baby’s family and facilitating the referral. IDPH highly recommends that the
physician’s office contact the medical specialist and provide the screening results.

Refusal of Newborn Screening


• Parents may refuse newborn screening only on the basis of religious beliefs
and practices.

• If parents refuse newborn screening of their infant, parent education about


the seriousness of newborn screening disorders should be provided, and the
infant’s primary care provider should be informed about the refusal. A
written objection statement should be signed by the parents and placed in the
infant’s medical record, and a copy of the statement should be sent to Illinois
Department of Public Health, Genetics/Newborn Screening Program.

Infants Born Outside State of Mother’s Residence


• Illinois residents whose infants are born in other states may obtain newborn
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screening through the IDPH Newborn Screening Laboratory. The physician


should obtain IDPH filter paper specimen forms or order the screening through an
Illinois birthing hospital. If an initial screening was performed in another state, a
second newborn screening specimen may be submitted to the IDPH. Specimens
should be collected and submitted as soon as possible after 24 hours of age.
Newborn screening of infants over 6 months of age is not recommended as IDPH
normal values are based on normal analytes, distributions and controls for
newborns. In these cases, consult with a pediatric sub-specialist is recommended.

• Infants born in Illinois whose mothers reside in another state must have a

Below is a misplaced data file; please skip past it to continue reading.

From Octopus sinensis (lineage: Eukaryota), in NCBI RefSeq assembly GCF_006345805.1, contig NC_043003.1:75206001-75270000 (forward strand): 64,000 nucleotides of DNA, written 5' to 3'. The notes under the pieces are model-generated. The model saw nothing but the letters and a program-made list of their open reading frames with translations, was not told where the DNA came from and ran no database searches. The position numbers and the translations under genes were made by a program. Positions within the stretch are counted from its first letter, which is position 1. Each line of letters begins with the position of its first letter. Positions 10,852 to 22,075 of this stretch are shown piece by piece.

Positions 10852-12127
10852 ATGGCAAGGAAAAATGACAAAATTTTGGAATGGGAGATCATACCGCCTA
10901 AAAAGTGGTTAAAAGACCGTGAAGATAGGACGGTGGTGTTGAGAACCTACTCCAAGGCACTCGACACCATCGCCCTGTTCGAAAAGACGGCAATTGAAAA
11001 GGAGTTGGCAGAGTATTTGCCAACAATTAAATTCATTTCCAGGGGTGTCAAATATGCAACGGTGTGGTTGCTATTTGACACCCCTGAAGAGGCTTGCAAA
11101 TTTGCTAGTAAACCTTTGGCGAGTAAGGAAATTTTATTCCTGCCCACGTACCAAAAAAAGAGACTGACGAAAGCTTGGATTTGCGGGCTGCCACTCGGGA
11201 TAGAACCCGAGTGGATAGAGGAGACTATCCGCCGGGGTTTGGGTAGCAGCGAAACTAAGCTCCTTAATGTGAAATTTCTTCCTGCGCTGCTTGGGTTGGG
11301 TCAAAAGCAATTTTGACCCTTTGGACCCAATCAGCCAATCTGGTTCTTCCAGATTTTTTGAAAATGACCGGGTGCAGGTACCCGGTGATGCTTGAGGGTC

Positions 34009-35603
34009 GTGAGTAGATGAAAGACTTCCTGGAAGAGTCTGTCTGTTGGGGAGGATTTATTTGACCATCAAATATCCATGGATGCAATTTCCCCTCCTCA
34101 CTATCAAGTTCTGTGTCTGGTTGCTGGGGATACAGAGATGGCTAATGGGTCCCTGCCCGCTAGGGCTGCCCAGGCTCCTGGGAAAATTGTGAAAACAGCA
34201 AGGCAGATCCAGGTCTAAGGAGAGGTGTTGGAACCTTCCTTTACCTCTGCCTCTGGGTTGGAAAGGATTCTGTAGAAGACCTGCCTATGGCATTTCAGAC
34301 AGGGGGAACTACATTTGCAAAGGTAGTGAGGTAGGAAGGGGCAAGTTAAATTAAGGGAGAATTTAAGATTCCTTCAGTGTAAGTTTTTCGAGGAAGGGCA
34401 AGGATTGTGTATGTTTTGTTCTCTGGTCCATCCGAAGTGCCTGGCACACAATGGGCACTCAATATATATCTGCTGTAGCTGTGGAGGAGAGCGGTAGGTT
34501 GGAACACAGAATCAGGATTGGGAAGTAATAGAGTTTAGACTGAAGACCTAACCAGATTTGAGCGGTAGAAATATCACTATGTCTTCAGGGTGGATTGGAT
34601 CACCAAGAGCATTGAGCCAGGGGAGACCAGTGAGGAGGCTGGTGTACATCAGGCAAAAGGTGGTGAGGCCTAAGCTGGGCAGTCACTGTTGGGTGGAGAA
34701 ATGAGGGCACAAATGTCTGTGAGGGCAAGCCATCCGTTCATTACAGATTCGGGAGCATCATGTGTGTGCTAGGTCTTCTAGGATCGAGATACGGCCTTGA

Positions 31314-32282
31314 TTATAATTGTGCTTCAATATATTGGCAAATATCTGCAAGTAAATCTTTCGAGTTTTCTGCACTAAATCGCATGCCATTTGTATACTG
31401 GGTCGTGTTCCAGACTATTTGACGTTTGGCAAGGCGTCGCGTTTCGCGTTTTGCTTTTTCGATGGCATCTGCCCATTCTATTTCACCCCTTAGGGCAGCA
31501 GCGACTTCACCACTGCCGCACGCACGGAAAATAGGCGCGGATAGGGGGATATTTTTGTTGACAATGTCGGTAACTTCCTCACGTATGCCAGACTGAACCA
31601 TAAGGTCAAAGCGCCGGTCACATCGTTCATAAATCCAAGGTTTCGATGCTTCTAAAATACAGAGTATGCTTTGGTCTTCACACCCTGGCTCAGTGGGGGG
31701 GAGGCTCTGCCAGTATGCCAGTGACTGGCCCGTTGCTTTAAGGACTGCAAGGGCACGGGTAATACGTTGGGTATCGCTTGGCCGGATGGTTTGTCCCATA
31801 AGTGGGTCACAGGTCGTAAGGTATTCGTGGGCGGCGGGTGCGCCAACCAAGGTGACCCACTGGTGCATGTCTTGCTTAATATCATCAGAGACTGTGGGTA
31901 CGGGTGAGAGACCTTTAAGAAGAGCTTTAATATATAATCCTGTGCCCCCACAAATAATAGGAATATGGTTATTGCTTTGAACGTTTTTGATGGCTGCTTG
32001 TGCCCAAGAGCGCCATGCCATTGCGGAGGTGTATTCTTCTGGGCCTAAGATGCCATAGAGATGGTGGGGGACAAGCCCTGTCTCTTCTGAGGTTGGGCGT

specimen sent to the IDPH Newborn Screening Laboratory. Illinois provides
screening for all 29 disorders currently recommended by the American College of
Medical Geneticists and the Centers for Disease Control and Prevention, plus
several additional disorders, but parents who choose to are free to obtain a second
screening within their state of residence.

Collection of Newborn Screening Specimens


Filter Paper Collection Form
• Only IDPH filter paper specimen collection forms are accepted by the IDPH
Newborn Screening Laboratory. See Appendix A to view a copy of the IDPH
collection form.

• Newborn screening filter paper specimen collection forms and mailing


envelopes may be requested by contacting IDPH Newborn Screening
Laboratory 312-793-4752 (phone) or 312-793-1054 (fax).

• Filter paper specimen cards should be stored in the original wrapping and
stacked in a vertical position to avoid compression of the filter paper. When
properly stored in a cool, dry place, specimen cards have a shelf life of two years.
If in doubt about the age of the cards, please contact the IDPH Newborn
Screening Laboratory to verify age by lot number, and re-order cards if necessary.